Objectives: In this study, we aimed to evaluate whether the inflammation as measured by increased platelet to lymphocyte ratio (PLR) predispose to silent infarcts in patients with paroxysmal atrial fibrillation (PAF).
Methods: The present study investigated a total of 48 new diagnosed patients with PAF who had no signs of stroke. PLR, which was calculated as the ratio of the platelet count to the lymphocyte count, C-reactive protein and erythrocyte sedimentation rate were measured due to evaluate inflammatory state. Magnetic resonance imaging (MRI) was performed to evaluate the presence of silent brain infarcts (SBIs) in patients. We calculated CHA2DS2-VASc scores for stratifying the stroke risk of patients.
Results: Among our study population, the mean age was 56.40 ± 8.99; 36 patients were female. The leading vascular risk factor was hypertension (45.8%). SBI was determined in 16 patients (33.3%) on MRI. It was found that a higher PLR is significantly associated with the presence of SBIs in patients with PAF (P = .001). High PLR group showed silent lesions predominantly multiple, greater than 5 mm, bilateral and in the subcortical region; though no statistically significant differences were found in each lesion areas (P = .214; P = .509; P = .746; P = .059, respectively). Of 16 patients who showed SBI, 1 (6.3%) patient had CHA2DS2-Vasc scores of 0; 7 (43.8%) patients had CHA2DS2-Vasc scores of 1; 6 (37.5%) patients had CHA2DS2 -Vasc scores of 2 and 2 (12.5%) patients had CHA2DS2-Vasc scores of 3. We did not find any significant relationship between CHA2DS2-Vasc scores and presence of SBI in the study patients (P = .850).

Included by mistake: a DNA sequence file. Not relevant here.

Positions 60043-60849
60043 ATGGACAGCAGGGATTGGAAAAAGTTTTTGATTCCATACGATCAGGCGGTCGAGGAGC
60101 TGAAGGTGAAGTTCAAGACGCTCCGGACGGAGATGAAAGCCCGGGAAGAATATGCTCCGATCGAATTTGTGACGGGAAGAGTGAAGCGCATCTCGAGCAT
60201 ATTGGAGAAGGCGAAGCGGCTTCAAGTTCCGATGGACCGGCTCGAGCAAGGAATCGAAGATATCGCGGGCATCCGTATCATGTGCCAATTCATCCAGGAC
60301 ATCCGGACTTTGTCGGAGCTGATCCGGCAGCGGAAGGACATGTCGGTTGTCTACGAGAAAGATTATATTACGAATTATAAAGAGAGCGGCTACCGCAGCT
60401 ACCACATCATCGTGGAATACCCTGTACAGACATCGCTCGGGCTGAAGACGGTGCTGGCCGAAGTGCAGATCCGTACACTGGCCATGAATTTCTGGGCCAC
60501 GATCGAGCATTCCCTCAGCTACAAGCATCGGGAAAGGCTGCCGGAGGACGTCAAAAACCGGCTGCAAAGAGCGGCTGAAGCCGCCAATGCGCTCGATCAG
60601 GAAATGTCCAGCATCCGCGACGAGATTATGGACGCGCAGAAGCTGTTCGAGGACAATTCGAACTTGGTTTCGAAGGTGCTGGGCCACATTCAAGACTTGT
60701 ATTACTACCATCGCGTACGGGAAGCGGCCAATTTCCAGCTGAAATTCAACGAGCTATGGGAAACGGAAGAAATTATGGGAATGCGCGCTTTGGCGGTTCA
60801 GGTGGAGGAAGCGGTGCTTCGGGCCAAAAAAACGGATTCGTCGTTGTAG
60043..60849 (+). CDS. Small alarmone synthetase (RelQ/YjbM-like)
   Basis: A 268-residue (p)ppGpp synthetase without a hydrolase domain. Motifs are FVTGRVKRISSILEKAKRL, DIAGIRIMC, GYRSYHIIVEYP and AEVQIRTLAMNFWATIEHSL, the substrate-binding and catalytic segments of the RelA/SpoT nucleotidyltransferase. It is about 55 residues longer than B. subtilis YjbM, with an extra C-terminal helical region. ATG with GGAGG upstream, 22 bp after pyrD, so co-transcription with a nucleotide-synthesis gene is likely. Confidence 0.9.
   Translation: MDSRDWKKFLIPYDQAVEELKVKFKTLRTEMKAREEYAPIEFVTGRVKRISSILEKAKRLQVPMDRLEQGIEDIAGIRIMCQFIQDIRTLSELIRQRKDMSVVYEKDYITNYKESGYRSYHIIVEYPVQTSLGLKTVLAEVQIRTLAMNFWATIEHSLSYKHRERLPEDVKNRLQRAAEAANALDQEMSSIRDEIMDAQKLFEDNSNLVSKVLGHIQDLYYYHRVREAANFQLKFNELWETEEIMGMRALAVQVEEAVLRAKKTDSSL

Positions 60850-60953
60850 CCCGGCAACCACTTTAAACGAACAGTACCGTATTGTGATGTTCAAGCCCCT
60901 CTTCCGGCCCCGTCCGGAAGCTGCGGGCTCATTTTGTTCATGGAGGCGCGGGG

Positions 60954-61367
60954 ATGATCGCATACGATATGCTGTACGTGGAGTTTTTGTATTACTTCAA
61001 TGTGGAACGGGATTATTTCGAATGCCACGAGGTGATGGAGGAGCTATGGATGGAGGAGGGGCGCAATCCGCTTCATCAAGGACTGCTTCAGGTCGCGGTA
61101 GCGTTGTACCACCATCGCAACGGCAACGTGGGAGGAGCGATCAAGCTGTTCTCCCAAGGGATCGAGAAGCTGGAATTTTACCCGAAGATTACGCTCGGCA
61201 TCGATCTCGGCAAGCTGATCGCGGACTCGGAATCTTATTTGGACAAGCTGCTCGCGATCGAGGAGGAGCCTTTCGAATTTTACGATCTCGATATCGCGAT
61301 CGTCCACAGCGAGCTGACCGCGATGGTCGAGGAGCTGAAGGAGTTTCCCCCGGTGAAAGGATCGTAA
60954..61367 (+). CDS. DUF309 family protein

Discussion: High PLR might be a factor to induce inflammatory process on SBIs even with low CHA2DS2-VASc scores.
Keywords: Cardioemboli; Paroxysmal atrial fibrillation; Platelet-to-lymphocyte ratio; Silent brain infarct; Stroke prevention.